"Impressions," TV Times, 25 February-3 March 1979
The truth is that Sandy's Cousin is a local show like many local shows--ambivalent, uncertain, and a little awkward. Its humor springs more from sad promise than happy feat. As such, it is slightly sly and definitely dry.
Even the characters give less than lusty performances, quite unorthodox in a sex comedy such as it is understood in the industry. Ronald Bregendahl may try to look like somebody straight from the province, but his characterization suffers precisely because of that. He comes across, in an unfortunate sense, as a more or less inadequate bystander. In the other week's episode where, as Jimmy, he figured in a final scene with Max the homosexual, Bregendahl was tepid, unassertive. It is true that in classical Greek and Roman comedies, heroes and heroines were rarely very interesting people: their potential as truly interesting characters were supposed to be born at the end of the plays. But whether this form should apply to a television comedy is open to question.
The Sandy of the title--technically the heroine--is Sandy Andolong, a new face in local television. Again, as in the classical sense, the role is played down, self-deprecatingly. Normally, this would be a wise move for a newcomer to the screen, small or big. Unfortunately, Sandy Andolong hardly projects as potentially sympathetic, much less potentially interesting. In many of the scenes in the other week's episode that we watched, she was sullen, unenthusiastic, clench-lipped, deadpan. Now, others may say she is actually shy, uninitiated, quiet. Whatever she should really be in the show, we leave to the director and the writer to thresh out. But the character should certainly not be rather wan and above it all.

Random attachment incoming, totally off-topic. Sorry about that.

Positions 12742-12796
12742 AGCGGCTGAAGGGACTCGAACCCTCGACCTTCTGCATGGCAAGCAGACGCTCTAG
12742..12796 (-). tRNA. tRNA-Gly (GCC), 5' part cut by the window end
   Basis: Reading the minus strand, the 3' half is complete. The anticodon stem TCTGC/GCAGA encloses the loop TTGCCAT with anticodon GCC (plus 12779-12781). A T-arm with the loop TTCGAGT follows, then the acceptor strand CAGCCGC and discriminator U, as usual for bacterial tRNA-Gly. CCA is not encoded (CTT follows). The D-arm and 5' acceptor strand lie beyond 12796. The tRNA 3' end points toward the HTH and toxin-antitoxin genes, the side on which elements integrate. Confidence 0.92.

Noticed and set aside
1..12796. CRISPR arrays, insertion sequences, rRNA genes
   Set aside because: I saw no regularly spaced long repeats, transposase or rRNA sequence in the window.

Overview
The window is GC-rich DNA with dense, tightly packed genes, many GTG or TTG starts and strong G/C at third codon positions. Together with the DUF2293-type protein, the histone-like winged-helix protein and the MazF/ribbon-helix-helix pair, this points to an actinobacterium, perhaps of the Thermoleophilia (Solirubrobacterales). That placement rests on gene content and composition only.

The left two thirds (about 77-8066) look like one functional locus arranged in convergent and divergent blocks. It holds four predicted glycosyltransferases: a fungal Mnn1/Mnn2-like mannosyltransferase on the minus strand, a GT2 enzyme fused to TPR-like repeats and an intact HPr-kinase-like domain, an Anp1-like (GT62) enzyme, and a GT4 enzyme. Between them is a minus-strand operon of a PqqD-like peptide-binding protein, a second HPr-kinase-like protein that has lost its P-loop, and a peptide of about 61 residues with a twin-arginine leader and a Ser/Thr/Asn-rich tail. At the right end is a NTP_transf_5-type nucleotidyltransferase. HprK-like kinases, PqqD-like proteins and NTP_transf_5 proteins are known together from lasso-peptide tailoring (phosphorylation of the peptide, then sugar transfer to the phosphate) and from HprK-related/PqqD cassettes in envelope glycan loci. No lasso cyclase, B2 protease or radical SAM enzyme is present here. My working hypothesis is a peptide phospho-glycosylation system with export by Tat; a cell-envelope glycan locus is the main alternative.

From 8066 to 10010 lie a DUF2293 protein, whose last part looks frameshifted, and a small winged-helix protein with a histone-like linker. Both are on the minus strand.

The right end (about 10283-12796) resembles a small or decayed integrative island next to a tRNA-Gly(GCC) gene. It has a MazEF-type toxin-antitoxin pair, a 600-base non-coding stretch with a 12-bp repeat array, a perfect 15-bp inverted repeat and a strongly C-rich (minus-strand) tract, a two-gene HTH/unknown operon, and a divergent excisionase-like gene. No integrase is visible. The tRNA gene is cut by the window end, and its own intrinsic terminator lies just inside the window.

The same, we cannot write about Max Batungbacal, very ably played by Manny Castañeda. His portrayal of a homosexual, a pebble of truth crushed by the inexorable wheels of fate and society, is both absurd and touching. Integrity, the realization and acceptance of what he really is, a faithfulness to his own identity, provide Castañeda's performance with substance and strength. Of all the performers in Sandy's Cousin, he alone offers the genuine sincerity that is the basic touchstone of true comedy, classical or contemporary.
Still, for all his prodigious energies, Manny Castañeda cannot make a hit all by himself. He keeps the show amusing, but the plot ho-hums along, hardly funny, even infuriating. Sandy, being supposedly committed to honesty, may be the heroine, but it does not take too much sensitivity to realize that all the others seem much more forthright: she goes out on a date with a man she does not like, lets him into her place, suffers his initial advances. All very well, if we consider that the arbitrary twist of plot is an important ingredient in classical comedy.
But in that case, where is my happy ending? Sandy hardly looks happy, Max surely feels used and abused, Michael is despicable, Jimmy is pensive, and I am nauseated. Individual illusions remain, as do obsession, hypocrisy, disguise, everything that's fake. The society they all want continues to be smothered by the society it should dislodge.
And if we are not supposed to look at Sandy's Cousin in terms of classical comedy, how then is the dialogue, that touchstone of comedy in the contemporary farcical sense? Well, it seems especially written to indicate that [words like] "acheng" and "tiyopeng-tiyope" are supposed to be hilarious, a belief I do not share. There is also solemn talk at the end about the sterility of illusions, but the real issue appears to be a comedy's failure to make its verbal fireworks amount to a lot of laughs and even just a little bit of satire.
No title in original published column